To find a solution to the dispute cannot be separated from efforts to understand the various root causes of land problems that are so complex in their dimensions. The root causes of land disputes in outline according to Christopher W. Moore (Sumardjono, 2008) can be caused by the following: First, Conflicts of Interest, which are caused by competing interests that are related to substantial interests (for example: the right to resources agrarian including land), procedural and psychological interests. Second, structural conflicts, caused among others due to destructive behavior patterns or interactions, unequal control of ownership or distribution of resources, unequal power and authority, as well as geographical, physical or environmental factors that hinder cooperation, Third, Value Conflicts, caused by differences in the criteria used to evaluate ideas or behavior, differences in lifestyle, ideology or religion/belief, Fourth, Conflict Relationships, which are caused due to excessive emotions, wrong perceptions, bad or wrong communication, repetition of negative behavior. Fifth, Data Conflict, which is caused due to incomplete information, erroneous, different interpretations of data, and differences in assessment procedures.

Understanding of the various root causes can be used as a starting point in efforts to resolve land disputes related to customary land that arises. If the results of research involving the active participation of these communities will prove that there are no more customary rights of the customary community, then it is probable that the customary law communities concerned can receive and no longer claim their customary rights. However, if it is indeed proven that the customary rights of indigenous peoples still exist, then a win-win solution step to meet and protect the interests of the parties to the said customary land needs to be done, both for the indigenous peoples concerned and outside parties who have obtained land rights in accordance with applicable legislation, facilitated by local government.

Reviewing and revising laws and regulations that contradict the recognition of customary land rights of indigenous peoples

The availability of legal instruments that meet the standards in terms of the quantity and quality of legal products, in supporting the recognition of customary land rights of indigenous peoples is something that cannot be ignored, as has been recognized and respected in Article 18H paragraph 2 of the 1945 Constitution and Article 3 of the Basic Agrarian Law (UUPA). Besides that, in terms of land law, the basic framework of legal development must still be put in an effort to realize the ideals of law in Article 33 paragraph (3) of the 1945 Constitution which is the basis for the formation of national agrarian law, which is aimed at achieving social justice for all levels of society including indigenous and tribal peoples.

The norms of the legal relationship between people and the land occupied in customary law/customary law communities known as ulayat rights, which have not been or are not accommodated in national law, are certainly philosophically and sociologically the laws and regulations will not be meaningful, and not responsive because it certainly only shows the dominance of government thought alone. Adjustment of laws and regulations in recognition of customary rights can be done through responsive legal development strategies, by involving active participation of all elements of society, including indigenous and tribal peoples.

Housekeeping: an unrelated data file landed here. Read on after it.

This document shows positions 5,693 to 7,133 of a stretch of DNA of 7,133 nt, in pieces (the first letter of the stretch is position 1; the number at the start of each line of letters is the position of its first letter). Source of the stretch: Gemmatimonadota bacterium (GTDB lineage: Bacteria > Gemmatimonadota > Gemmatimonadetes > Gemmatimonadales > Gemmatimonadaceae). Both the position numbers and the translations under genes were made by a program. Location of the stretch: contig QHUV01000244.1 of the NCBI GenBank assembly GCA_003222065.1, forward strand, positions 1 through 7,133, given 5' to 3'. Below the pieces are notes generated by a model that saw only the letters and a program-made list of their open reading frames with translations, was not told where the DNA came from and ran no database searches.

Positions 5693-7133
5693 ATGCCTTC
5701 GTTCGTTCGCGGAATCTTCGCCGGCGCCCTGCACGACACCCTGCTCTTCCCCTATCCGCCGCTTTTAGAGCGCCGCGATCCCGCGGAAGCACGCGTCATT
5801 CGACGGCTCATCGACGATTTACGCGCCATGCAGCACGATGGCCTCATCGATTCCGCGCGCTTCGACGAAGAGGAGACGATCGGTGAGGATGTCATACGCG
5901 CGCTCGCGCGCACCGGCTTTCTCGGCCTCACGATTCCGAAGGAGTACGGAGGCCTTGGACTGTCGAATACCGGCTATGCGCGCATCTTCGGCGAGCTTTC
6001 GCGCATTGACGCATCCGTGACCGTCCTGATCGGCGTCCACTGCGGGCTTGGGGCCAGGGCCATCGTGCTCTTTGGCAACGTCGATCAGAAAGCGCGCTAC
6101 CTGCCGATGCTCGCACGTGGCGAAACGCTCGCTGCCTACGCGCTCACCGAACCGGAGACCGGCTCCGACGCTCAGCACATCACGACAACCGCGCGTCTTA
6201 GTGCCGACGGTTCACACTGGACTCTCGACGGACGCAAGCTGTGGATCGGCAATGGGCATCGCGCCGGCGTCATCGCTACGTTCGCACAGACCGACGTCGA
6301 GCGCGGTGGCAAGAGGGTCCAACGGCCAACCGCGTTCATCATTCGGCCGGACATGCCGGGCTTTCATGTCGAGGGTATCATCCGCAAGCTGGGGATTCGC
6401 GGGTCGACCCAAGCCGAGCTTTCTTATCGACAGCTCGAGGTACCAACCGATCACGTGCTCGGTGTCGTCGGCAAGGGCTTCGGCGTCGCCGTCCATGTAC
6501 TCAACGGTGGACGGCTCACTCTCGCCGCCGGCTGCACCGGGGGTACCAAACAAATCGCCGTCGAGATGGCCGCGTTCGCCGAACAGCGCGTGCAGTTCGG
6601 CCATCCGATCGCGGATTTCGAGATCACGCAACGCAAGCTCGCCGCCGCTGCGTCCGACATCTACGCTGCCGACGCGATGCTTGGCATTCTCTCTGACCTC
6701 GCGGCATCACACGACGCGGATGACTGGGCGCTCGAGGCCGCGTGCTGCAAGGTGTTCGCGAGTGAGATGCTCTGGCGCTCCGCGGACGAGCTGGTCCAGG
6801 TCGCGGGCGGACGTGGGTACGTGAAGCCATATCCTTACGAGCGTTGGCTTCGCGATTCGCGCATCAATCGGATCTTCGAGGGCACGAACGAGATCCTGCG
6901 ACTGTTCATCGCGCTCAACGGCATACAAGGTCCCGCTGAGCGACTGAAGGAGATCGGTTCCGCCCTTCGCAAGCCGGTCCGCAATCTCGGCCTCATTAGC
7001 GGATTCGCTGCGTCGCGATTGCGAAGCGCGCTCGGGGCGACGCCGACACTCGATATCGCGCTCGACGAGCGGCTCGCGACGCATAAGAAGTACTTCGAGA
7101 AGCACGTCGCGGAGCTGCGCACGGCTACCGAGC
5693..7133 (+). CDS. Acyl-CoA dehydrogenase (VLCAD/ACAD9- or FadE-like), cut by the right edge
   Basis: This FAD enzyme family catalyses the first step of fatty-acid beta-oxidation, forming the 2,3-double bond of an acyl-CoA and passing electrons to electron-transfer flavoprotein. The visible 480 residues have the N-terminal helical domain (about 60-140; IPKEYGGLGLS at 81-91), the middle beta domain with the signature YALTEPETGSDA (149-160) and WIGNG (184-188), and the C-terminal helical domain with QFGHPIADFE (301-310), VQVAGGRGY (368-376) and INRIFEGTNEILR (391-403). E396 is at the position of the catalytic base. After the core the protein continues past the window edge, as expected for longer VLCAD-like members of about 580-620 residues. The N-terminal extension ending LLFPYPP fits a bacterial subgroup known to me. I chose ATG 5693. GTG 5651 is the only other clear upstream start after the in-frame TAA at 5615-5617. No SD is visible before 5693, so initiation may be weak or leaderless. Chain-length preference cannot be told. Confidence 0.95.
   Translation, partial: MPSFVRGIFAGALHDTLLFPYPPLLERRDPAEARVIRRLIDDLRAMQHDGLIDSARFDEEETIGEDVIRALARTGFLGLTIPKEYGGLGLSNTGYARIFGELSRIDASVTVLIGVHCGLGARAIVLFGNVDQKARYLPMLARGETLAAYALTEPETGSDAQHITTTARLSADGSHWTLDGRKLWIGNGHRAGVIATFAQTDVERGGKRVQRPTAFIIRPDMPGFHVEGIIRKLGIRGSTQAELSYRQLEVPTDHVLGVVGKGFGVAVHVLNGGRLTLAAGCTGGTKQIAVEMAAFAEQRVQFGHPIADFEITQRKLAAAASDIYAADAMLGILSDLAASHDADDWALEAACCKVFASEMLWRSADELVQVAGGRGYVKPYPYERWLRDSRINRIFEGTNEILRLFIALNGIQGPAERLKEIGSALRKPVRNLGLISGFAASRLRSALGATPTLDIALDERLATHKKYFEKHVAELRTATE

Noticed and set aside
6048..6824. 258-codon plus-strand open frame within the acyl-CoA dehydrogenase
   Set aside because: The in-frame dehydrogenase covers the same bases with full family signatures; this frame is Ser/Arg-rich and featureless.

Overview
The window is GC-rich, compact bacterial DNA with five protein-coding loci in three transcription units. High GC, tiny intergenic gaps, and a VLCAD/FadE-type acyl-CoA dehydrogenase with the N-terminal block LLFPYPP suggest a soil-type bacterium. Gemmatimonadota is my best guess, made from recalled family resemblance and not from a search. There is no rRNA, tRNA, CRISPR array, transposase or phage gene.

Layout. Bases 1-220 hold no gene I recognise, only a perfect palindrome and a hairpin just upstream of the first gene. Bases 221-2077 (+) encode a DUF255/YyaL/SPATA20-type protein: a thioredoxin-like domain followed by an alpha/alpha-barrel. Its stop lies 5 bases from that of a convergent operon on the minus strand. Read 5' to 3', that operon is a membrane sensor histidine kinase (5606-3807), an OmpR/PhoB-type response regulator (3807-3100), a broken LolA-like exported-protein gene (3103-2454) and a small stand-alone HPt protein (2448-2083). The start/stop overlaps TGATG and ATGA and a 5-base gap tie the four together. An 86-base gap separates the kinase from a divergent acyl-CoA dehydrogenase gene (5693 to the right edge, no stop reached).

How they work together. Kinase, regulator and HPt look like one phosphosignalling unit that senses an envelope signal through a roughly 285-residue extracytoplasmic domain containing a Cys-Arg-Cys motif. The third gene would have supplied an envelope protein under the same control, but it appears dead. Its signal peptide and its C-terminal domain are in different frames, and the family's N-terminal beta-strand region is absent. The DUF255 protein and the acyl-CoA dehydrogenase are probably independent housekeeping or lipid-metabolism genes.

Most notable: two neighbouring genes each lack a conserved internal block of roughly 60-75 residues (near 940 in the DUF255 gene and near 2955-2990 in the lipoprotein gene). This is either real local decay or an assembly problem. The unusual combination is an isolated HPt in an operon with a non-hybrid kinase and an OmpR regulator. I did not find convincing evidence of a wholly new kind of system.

One legal norm that needs to be considered for revision is the legal norm in PP No. 40 of 1996 concerning HGU, HGB and HP, which emphasized that the HGU, HGBU, HP originated from state land, and if it ended its rights would return to state land. In the future, because the customary rights themselves are the same as the relationship between the right to control the state in Article 33 paragraph 3 of the 1945 Constitution, it is necessary to consider the emergence of a HGU, HGB or HP on the customary land rights of indigenous peoples, and after the HGU, HGB and HP end up returning to land customary communities' customary rights if in reality they still exist, not state land, so that the interests of indigenous peoples to maintain the existence of customary land rights of indigenous peoples can still be guaranteed and the interests of other parties to obtain legal certainty over the land they use can also be fulfilled.


Recognition of customary community's customary rights over land is still in the form of recognition in the declaration or articles of law alone, but has not given much concrete recognition of the customary community's customary land. The repressive type of law presented by the government during the New Order era has become one of the marginal factors that have led to the customary rights of indigenous peoples, leading to conflicts and conflicts over indigenous peoples with the private sector and/or the government. In the era of dispute/conflict reforms, it seems that they exist and cannot be completely resolved. For this reason, the implementation of responsive law towards the recognition of customary land rights for customary communities can be an entry point for the resolution of customary land rights over customary land so far.

The momentum to produce responsive legal products has been opened with various changes in laws and regulations and the promulgation of regional autonomy which provides flexibility for regional governments in making regional policies, one of which is in determining the customary land of indigenous peoples in their regions. With the determination of customary land in the form of legal products, it is certainly not only able to increase legal certainty and sense of justice, but also then facilitate the resolution of customary land issues. In addition, a review of contradictory laws and regulations with the recognition of customary rights becomes necessary, including Government Regulation No. 40 of 1996 concerning HUG, HBG and HP, in the direction of better protecting the existence of customary rights of customary communities.